GAPS food is easy to digest so the body doesn’t have to do a lot of work to absorb it. So many people, children included feel hunger a lot when they start GAPS, especially if you start with intro. So having extra cooked veggies, boiled meats, boiled eggs(when you get that far) in the fridge is really handy. You really don’t want to be a position with children saying they are hungry, when everything you can feed them takes an hour plus to make.

Grow what you can
This point has a double purpose. One it can help with the ever growing food bill, and two, much research has been done into getting children to eat veggies, and growing it themselves, along with cooking it, is seeing many parents and school succeed in this area. Even if you only start with one product, like tomatoes. The is no tomato like a home grown one, Once you eat your own you won’t want to turn back. As you go along give your children a veggie that is theirs to grow, put them in charge of it. You will be teaching them a valuable life skill, and giving them something to be proud off. When we eat food that our children have grown we say a special thank you to them at the dining table. I love seeing their faces light up when we say how much we like that particular veggie.

Try not to make a big deal out of food
While we have the rule that if you don’t like what your given then tough!, we try not to make a big deal out of it. The children know the rules, they don’t need us repeating it over and over. If they are hungry they can have some fruit or a carrot, but there will be nothing else until the next meal time. However in saying that we do make them try what is on their plate before they leave the table, and there have been times when I know they haven’t even tried the food and are just being stubborn, in which case I have made them sit at the table until it is eaten. Which in most cases has them sitting there for a good amount of time, refusing to eat it. Then they finally give up and eat it in a few short minutes. When these situations arise, and we make a stand, we don’t back down. However I don’t sit there talking to them about it, putting pressure on them, I simply carry on with what I am doing, until they relent. I don’t think it is necessary to do this at every meal, with every child. You know your child and you know all the other factors around that moment. Be wise, pick your battles.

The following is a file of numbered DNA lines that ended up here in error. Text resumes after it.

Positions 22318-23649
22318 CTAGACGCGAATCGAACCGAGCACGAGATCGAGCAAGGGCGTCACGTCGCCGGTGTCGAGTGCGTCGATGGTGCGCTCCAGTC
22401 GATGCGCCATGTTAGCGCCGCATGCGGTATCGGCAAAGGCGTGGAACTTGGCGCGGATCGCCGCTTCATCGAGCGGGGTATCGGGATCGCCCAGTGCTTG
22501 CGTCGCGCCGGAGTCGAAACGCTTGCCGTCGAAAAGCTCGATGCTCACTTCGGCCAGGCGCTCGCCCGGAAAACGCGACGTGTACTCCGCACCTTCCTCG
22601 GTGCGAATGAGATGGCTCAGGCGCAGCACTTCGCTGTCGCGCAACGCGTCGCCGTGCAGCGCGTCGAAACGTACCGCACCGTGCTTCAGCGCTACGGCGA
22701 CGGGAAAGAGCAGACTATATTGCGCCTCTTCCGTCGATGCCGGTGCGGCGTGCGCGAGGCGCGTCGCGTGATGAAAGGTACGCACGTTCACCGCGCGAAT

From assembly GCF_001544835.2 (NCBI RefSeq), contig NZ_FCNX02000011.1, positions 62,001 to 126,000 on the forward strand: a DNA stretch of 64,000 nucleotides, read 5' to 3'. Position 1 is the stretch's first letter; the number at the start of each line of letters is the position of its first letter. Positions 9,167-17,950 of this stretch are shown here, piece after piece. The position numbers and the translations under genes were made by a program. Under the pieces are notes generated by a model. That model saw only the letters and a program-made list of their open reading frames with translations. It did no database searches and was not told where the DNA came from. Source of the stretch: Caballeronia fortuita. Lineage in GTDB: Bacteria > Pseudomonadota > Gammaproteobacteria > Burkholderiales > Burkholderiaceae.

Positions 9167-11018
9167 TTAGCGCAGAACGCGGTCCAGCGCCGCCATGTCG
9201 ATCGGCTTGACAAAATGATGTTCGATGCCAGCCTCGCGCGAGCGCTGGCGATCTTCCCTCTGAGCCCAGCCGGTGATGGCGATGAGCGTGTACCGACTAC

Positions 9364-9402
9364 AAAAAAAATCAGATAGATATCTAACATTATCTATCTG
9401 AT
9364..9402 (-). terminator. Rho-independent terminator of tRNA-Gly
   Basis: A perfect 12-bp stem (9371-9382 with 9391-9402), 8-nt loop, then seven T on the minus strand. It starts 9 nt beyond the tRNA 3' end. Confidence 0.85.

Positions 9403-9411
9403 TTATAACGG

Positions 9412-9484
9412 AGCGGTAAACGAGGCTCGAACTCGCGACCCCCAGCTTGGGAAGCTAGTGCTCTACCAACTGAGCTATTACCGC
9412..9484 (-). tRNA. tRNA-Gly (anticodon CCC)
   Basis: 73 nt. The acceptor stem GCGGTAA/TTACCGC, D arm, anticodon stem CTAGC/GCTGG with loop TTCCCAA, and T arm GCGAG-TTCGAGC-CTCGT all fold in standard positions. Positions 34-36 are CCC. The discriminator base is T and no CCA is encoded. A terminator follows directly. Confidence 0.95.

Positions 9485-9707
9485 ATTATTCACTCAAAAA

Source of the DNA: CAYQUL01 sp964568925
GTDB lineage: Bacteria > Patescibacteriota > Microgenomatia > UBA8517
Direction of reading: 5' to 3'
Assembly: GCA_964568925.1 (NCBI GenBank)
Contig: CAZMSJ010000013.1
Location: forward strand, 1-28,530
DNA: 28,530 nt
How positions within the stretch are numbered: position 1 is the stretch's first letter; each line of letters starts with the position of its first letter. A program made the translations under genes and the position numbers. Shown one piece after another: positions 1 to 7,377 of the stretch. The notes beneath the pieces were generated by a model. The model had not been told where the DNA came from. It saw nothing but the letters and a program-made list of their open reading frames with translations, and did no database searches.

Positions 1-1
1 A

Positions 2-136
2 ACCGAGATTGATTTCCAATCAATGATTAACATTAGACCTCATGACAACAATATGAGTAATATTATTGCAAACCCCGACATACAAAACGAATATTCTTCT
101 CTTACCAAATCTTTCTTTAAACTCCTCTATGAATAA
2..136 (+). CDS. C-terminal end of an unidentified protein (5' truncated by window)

Have fun experimenting with different ways of cooking
For many moving onto the GAPS Diet, going through the stages will having you cooking things you may never tried before, or cooking in ways that you have never done before. Or in most cases cooking with out things you are used to using. Have fun with this process, if you have fun, they will have fun, and the whole experience will be much more enjoyable for everyone. There are some amazing foods that you enjoy on GAPS, you just need to be open to them, and open to the creative process.

Like I said before our children are not 100% full GAPS, however we have seen positive changes in their bodies, and minds. They have also learnt that eating junk makes them feel unwell, gives them eczema, for Elijah it induces vomiting at times. For others it can cause bed wetting, headaches, generally unwell. Which I see as a valuable lesson.

I hope this has helped you some. For more ideas, recipes, and testimonies, I will put some links below for you to check out.
Christina

http://www.mamaeve.com/caring-for-baby-a-toddler/best-baby-food/gaps-diet-getting-a-picky-eater-to-eat/

http://www.cheeseslave.com/autism-recovery-with-the-gaps-diet-one-mothers-story/

http://www.nourishmd.com/home/1604-doing-the-gaps-diet-at-disney-world

http://www.healthhomehappy.com/